Featured: Using Covers Crops as an IPM Strategy in Watermelon Production
LITTLE ROCK, Arkansas – Flowering winter cover crops may be used as an Integrated Pest Management (IPM) strategy to manage pests and attract pollinators in watermelon production, based on the limited results of a one-year University of Arkansas study.
In the project, funded through a Southern Sustainable Agriculture Research and Education Graduate Student grant, horticulturist Jackie Lee and graduate student Paige Hickman analyzed cover crops in monoculture and in mixtures to determine which ones were best suited for increasing natural enemies and how well they contributed to pollinator abundance and diversity.
They found that cover crops that flowered before termination in the spring, such as mustard, crimson clover and Austrian winter pea, attracted more beneficial insects (lady beetles and parasitoids) compared to the control with no cover crops. In addition, the insects were present after cover crops were terminated, likely bridging the cover crops into the subsequent watermelon crop and, thereby, aiding in keeping pest pressures low.
Pollinator sampling revealed that native bees played more of an important role in watermelon pollination than honey bees, but the researchers found that only those cover crops that flowered before termination served as good resources for pollinators.
Based on the results, researchers offered these tips for growers:
- Growers who seek to promote pollinators should plant a flowering winter cover crop like mustard or canola that blooms before termination in the spring.
- If growers would like to keep general agricultural pests low, they should use a grass cover crop like black oats, cereal rye, or wheat.
- If melon aphids are an issue, growers should plant mustard or a legume to increase natural enemies of aphids.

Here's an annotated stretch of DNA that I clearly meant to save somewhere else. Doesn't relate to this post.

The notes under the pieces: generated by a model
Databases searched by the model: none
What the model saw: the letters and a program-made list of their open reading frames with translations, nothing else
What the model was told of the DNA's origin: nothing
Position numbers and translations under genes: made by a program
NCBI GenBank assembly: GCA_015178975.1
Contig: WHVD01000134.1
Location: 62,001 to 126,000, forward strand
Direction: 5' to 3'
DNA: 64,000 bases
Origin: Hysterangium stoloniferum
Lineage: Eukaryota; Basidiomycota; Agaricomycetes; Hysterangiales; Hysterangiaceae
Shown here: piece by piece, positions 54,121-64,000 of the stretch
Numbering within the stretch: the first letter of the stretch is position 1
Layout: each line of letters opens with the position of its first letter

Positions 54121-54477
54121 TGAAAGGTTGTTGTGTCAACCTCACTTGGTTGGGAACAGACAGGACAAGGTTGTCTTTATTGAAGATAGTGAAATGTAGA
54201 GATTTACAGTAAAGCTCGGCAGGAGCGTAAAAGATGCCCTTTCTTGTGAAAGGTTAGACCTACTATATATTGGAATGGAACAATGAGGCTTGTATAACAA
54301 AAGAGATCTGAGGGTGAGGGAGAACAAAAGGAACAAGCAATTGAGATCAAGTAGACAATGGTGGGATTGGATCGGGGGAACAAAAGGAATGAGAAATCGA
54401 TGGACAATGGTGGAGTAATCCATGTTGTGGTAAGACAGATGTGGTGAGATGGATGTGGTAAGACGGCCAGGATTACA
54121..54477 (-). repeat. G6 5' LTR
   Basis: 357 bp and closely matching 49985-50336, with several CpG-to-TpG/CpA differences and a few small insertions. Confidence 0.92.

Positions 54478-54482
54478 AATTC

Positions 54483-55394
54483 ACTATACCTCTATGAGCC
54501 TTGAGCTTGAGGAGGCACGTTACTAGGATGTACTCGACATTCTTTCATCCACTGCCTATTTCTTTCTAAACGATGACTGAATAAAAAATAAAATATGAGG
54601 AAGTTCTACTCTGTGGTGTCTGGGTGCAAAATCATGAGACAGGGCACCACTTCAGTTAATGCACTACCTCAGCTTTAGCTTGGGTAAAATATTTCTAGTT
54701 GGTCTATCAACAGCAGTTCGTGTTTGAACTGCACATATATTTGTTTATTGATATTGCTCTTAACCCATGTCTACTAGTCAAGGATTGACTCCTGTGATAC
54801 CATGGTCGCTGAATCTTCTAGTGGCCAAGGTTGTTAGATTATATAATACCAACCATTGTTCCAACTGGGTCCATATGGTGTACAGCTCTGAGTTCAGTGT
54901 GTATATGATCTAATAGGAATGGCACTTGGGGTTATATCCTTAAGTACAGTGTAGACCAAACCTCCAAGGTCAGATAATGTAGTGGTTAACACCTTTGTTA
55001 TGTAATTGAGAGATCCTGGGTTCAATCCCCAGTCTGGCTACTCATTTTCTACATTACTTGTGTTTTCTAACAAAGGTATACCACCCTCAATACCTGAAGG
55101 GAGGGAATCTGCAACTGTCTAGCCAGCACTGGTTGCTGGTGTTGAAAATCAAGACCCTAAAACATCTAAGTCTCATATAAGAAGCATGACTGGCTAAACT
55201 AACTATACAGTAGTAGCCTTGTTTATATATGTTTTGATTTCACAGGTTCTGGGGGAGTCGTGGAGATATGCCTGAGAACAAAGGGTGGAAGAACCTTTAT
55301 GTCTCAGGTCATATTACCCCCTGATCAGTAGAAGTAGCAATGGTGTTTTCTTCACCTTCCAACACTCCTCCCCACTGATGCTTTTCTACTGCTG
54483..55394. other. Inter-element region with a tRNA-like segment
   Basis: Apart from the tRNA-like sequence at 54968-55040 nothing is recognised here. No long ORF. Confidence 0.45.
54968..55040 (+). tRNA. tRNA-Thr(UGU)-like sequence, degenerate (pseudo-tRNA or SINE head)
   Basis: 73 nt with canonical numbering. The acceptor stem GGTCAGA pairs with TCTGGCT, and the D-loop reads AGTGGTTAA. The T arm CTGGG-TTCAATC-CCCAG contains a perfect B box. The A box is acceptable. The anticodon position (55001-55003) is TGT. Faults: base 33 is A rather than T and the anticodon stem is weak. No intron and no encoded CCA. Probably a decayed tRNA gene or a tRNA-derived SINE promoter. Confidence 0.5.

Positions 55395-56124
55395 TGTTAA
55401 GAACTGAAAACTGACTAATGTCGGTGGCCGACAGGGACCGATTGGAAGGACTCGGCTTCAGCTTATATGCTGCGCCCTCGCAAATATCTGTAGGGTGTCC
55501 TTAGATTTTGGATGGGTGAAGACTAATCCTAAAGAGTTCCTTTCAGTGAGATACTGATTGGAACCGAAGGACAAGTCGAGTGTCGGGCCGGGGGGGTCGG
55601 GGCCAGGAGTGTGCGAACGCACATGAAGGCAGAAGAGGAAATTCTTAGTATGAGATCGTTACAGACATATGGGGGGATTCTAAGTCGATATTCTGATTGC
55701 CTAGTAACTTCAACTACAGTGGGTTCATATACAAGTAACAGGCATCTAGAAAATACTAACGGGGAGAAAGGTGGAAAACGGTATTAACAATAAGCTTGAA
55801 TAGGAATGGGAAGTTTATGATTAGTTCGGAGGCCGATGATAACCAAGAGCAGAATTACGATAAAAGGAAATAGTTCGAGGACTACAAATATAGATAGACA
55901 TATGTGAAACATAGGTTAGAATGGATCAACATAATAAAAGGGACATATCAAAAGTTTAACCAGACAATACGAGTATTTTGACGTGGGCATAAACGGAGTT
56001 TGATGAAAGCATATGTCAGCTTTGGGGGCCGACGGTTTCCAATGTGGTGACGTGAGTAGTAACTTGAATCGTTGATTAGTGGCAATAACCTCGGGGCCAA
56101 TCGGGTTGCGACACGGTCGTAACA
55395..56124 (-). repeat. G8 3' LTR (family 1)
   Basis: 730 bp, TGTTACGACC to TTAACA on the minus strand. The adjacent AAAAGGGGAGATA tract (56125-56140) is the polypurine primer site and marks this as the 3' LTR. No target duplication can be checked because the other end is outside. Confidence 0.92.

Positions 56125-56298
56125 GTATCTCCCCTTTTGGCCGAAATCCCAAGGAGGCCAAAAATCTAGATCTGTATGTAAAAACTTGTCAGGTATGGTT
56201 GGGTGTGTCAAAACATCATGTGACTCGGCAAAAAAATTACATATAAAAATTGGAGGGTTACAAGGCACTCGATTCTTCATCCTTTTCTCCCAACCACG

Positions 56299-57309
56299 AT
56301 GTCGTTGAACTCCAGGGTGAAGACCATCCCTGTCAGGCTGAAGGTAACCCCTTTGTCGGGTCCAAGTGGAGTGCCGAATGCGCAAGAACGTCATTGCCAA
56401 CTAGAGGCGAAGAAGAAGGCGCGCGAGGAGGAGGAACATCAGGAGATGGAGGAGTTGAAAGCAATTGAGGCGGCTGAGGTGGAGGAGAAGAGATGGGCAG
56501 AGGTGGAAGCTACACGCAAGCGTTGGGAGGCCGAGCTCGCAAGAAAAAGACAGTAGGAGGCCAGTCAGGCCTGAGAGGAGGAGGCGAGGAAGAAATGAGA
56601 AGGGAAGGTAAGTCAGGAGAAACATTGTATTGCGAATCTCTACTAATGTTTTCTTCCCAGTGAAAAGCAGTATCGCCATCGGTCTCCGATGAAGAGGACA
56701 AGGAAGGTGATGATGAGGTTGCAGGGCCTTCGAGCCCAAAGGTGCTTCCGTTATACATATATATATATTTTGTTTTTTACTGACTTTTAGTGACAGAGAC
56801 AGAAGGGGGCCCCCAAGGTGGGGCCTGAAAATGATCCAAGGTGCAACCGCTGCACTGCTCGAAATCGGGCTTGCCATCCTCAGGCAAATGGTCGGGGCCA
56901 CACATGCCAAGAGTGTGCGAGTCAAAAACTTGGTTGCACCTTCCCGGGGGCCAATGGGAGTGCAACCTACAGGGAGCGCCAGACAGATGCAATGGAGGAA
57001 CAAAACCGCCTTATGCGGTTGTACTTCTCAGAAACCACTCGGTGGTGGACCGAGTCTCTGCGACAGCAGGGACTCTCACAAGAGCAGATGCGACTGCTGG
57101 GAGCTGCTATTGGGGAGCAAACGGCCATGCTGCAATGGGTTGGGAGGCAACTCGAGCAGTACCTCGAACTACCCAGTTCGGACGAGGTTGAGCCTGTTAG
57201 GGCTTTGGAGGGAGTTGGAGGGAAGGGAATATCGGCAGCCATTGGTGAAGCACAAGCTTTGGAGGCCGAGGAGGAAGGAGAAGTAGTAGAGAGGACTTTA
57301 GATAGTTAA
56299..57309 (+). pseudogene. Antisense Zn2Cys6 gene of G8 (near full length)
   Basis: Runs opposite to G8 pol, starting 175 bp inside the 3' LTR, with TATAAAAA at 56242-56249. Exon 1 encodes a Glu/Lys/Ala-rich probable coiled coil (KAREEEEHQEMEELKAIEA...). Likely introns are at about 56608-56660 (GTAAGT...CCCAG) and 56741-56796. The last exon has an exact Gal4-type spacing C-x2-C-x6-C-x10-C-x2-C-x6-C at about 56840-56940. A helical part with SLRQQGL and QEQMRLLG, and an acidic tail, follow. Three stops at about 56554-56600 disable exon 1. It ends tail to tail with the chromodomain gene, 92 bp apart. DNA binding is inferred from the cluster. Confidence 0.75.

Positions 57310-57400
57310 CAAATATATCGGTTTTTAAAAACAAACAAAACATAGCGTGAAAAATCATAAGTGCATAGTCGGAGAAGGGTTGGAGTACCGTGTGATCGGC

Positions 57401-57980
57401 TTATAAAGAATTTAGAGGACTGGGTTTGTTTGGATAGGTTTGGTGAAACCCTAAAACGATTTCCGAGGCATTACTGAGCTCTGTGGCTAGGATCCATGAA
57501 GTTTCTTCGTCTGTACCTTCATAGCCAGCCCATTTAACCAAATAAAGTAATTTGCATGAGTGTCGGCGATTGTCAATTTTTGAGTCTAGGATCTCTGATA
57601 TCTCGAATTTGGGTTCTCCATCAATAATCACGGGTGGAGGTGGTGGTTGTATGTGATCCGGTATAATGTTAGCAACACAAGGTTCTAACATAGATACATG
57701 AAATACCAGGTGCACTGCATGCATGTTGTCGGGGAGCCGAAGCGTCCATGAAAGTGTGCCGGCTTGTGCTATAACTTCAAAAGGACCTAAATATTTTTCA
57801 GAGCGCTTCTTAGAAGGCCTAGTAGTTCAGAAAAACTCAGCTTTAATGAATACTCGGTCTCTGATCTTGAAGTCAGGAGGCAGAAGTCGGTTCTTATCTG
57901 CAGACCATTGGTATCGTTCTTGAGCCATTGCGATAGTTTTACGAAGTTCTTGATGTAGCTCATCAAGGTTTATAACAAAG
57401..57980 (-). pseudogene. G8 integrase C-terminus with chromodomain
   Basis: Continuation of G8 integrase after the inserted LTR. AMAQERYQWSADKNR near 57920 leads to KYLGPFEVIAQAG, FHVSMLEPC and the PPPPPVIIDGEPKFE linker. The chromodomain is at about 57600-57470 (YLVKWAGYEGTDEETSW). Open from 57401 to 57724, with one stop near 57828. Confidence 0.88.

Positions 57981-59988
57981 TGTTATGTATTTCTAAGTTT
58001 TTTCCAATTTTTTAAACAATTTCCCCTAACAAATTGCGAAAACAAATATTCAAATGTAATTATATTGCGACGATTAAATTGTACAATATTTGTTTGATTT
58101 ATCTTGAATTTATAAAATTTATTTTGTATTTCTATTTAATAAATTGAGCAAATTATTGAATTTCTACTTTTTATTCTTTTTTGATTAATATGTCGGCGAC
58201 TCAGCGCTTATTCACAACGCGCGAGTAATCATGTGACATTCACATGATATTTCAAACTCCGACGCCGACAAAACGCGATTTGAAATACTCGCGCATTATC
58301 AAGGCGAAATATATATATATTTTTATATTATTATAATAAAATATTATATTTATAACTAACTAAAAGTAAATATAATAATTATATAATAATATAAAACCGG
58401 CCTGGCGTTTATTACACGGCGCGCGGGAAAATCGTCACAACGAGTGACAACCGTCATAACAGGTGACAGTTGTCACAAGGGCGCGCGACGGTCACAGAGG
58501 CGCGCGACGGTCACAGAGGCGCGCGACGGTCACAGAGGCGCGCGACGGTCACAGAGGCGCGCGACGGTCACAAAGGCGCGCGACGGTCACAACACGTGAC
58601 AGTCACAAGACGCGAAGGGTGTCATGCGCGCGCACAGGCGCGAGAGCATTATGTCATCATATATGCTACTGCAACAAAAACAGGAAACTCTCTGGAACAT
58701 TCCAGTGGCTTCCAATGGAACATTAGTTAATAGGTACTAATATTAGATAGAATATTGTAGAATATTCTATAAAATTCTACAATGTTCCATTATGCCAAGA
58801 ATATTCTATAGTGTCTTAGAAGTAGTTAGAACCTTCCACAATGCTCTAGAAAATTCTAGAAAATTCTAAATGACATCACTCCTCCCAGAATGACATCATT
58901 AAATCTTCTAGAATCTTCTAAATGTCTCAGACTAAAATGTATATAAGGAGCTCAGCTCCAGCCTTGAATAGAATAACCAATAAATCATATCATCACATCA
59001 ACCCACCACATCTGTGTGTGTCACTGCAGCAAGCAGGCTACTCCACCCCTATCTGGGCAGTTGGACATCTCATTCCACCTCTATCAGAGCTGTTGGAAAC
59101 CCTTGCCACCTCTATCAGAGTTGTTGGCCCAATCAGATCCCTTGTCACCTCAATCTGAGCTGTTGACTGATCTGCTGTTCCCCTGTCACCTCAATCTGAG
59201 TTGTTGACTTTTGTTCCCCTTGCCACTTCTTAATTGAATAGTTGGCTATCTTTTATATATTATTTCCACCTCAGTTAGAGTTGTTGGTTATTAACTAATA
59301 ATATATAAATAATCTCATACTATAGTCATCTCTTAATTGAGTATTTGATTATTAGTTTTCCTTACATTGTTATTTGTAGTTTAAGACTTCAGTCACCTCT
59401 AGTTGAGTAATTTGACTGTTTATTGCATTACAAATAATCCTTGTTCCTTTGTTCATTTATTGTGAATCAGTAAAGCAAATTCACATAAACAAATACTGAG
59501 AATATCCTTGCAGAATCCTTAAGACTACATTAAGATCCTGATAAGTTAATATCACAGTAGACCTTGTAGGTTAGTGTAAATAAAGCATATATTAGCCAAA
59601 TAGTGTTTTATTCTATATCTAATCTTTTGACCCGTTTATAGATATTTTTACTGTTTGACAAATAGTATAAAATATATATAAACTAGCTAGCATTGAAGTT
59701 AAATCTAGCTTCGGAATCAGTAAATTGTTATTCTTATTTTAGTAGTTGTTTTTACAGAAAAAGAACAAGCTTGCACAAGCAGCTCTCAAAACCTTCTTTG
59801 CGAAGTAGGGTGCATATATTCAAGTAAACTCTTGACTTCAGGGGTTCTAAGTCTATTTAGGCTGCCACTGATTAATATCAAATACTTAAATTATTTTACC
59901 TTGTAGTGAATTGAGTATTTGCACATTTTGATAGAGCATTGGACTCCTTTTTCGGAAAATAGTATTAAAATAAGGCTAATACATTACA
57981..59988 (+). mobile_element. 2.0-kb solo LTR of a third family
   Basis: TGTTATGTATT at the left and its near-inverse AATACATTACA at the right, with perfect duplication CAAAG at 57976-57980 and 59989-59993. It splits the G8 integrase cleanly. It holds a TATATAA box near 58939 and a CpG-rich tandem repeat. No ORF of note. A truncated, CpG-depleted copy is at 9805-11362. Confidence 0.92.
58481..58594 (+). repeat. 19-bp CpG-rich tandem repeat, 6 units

- If growers are growing a legume nearby they should avoid using legume cover crops because they could increase problematic pests like pea aphids.
- If growers are going to produce cereals, then they should avoid grass cover crops that were shown to support rice stink bug.
Ultimately, growers should choose cover crops not only based on their potential impact on beneficial insects, but also based on other benefits like nutrient contribution and their impact on soil health and yield.
SARE State Coordinators are vital for expanding sustainable agriculture training for Extension, NRCS, and other agricultural professionals, who will then help producers transition to a more sustainable agriculture.
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SARE IN ARKANSAS
The Arkansas SARE program is facilitated through a joint collaboration between the University of Arkansas and University of Arkansas at Pine Bluff. Arkansas SARE partners with researchers, extension faculty, producers, and community organizers to research and implement the best science-based practices available in all aspect’s of Arkansas’ agricultural system.
Professional Development Program
Within each state, agricultural educators work directly with farmers and ranchers to further sustainable agriculture production and marketing practices. Through a program called the Professional Development Program (PDP), SARE state ag coordinators provide support for sustainable agriculture education and outreach strategies.
SARE and the National Association of County Agricultural Agents (NACAA) offer the Sustainable Agriculture Fellows Program, which enhances Cooperative Extension personnel’s understanding of sustainable agriculture and provides broad-based, national exposure to successful and unique sustainable agriculture programs.